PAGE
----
How did our nation arrive at a point where we can’t tell the difference between university students and masked goons?
The pollution in Delhi calls for a kind of a mask. Bank robbers need another kind. Who are the people who need full-face masks to enter a university campus, lurk behind trees, and go after students and professors with lathis and iron rods?
It is a cruel twist of fate that I write this sitting in Shantiniketan, in a house just outside Visva-Bharati, the university set up by Rabindranath Tagore, a man who imagined the classrooms walls to come down to give way to orchards fringed by the shoots of giant banyan trees, just as he imagined the walls of the university to come down to melt into the streets of the city and the winding alleys of the village.
But this was not the exchange between the town and the gown that Rabindranath had imagined.
For a country of high illiteracy and poverty, the people of India have lived through a richly paradoxical relationship with its universities. Distant as centres of higher learning must be to the masses, they have also been curiously closer to the fabric of the nation than say, their American counterparts, which dwell as oases of learning in an anti-intellectual country.
JNUSU president Aishe Ghosh was injured during the mob attack in JNU. (PTI Photo)
Over and above their primary location in major cities, it is the socialist vision of higher education, primarily framed by the nation’s founding Prime Minister, that has kept the cost of post-secondary education at an absurd low, compared to many rich western nations and has brought such people into its folds as would have remained far outside its farthest walls had they followed a private or a corporate model.
No university in the nation has illustrated this principle of diversity and inclusion more than the one in the nation’s capital that bears the name of that founding Prime Minister – Jawaharlal Nehru University.
The natural – and desirable – conclusion of this inclusive education is that it will radically transform ways of knowing, seeing, thinking and feeling that are enshrined by the dominant class of society – the class far too likely to set up universities after their narrow vision of excellence. The price to pay for this transformation is the sound of voices that sound shrill and cacophonous to privileged ears, which grow shriller and more cacophonous as the polished accent of privilege try to suppress them.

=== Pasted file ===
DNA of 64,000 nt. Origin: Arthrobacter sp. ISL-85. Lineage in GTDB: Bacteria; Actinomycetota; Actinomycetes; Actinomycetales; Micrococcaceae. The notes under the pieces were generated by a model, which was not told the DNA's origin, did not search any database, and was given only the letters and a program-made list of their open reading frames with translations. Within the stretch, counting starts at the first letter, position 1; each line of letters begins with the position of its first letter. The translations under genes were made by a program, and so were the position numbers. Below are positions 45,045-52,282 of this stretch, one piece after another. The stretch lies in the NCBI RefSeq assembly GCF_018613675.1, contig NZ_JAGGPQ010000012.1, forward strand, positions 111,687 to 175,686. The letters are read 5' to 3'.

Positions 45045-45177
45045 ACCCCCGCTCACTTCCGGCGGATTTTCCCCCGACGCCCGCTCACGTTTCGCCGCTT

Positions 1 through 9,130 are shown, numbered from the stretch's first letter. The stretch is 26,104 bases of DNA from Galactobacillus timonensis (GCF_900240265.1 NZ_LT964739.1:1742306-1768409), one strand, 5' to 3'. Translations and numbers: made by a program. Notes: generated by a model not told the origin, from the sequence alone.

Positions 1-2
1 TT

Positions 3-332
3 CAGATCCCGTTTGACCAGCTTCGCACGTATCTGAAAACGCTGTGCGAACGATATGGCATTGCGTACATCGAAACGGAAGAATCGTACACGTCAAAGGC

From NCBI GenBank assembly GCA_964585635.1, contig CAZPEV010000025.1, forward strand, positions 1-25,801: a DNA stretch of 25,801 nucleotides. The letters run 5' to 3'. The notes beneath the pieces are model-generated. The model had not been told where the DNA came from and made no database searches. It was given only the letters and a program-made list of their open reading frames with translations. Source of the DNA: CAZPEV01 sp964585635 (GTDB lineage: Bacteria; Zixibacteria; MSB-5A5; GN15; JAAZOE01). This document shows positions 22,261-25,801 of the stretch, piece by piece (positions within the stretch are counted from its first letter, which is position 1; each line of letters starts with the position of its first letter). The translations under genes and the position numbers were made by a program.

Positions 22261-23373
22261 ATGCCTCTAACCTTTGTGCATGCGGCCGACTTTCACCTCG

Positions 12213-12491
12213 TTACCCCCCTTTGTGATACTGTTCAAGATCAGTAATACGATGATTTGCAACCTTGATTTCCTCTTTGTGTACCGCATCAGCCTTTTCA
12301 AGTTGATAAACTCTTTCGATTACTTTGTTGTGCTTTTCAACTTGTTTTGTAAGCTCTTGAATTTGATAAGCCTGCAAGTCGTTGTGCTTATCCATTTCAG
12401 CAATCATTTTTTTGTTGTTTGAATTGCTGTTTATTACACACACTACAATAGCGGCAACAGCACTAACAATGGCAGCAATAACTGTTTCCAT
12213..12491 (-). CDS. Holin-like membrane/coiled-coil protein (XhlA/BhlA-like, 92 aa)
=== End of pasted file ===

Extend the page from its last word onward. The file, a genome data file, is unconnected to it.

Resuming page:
Over the last 70 days, we have experienced the roughening of this cacophony against brutal attempts of suppression by a majoritarian government, that -- and it comes as surprise to none -- hates the idea of JNU as much as its practice.
Unwanted, unwashed, impure kinds of masses are already here, the tukde-tukde gang to take apart a certain idea of the nation. What they deserve is a narrative of criminalisation. In this country, taxes are easily mistaken as dole. If we’re paying for the education of the poor, they better shut up and tow our line, they articulate. That misses out the vital point that a diverse student body is not a favor the university does to society, but something the university needs for its own sake, to produce different ways of being and knowing.
Over the past 70 days, the borders of JNU have come down in the most disastrous ways, and the spirit of exchange between the nation and the university, the city and the campus gone toxic in the bitterest way possible. From where I live most of the year, I can walk to JNU in fifteen minutes, so it’s literally my neighbourhood turmoil. But it has become the bitterest neighbourhood turmoil for countless student, youth and citizen groups around the nation.
The majoritarian, anti-education alliance has done everything in its power to delegitimise the dissenting voices in the beautiful, red-brick campus. The final stroke was the violent entry of people in criminal masks on Sunday to beat up students and teachers. We are at that point in the history of the nation when a university that paves its way for the disenfranchised is too easily reconstructed as a den of criminals.
People are planning candle-lit march at Visva-Bharati in support of the violated students and teachers at JNU. It’s in tune with the solidarity marches happening all over the nation, and it’s different. While we keep the violence in mind, we will also be praying.
It is a kind of a prayer, reimagined by Rabindranath, at a kind of a Hinduism, reimagined by him. The prayer in my mind will be for the injured students -- and for those who injured them.
(Saikat Majumdar writes about arts, literature, and higher education, and is the author, most recently, of the novel The Scent of God (2019). @_saikatmajumdar. Views expressed are personal)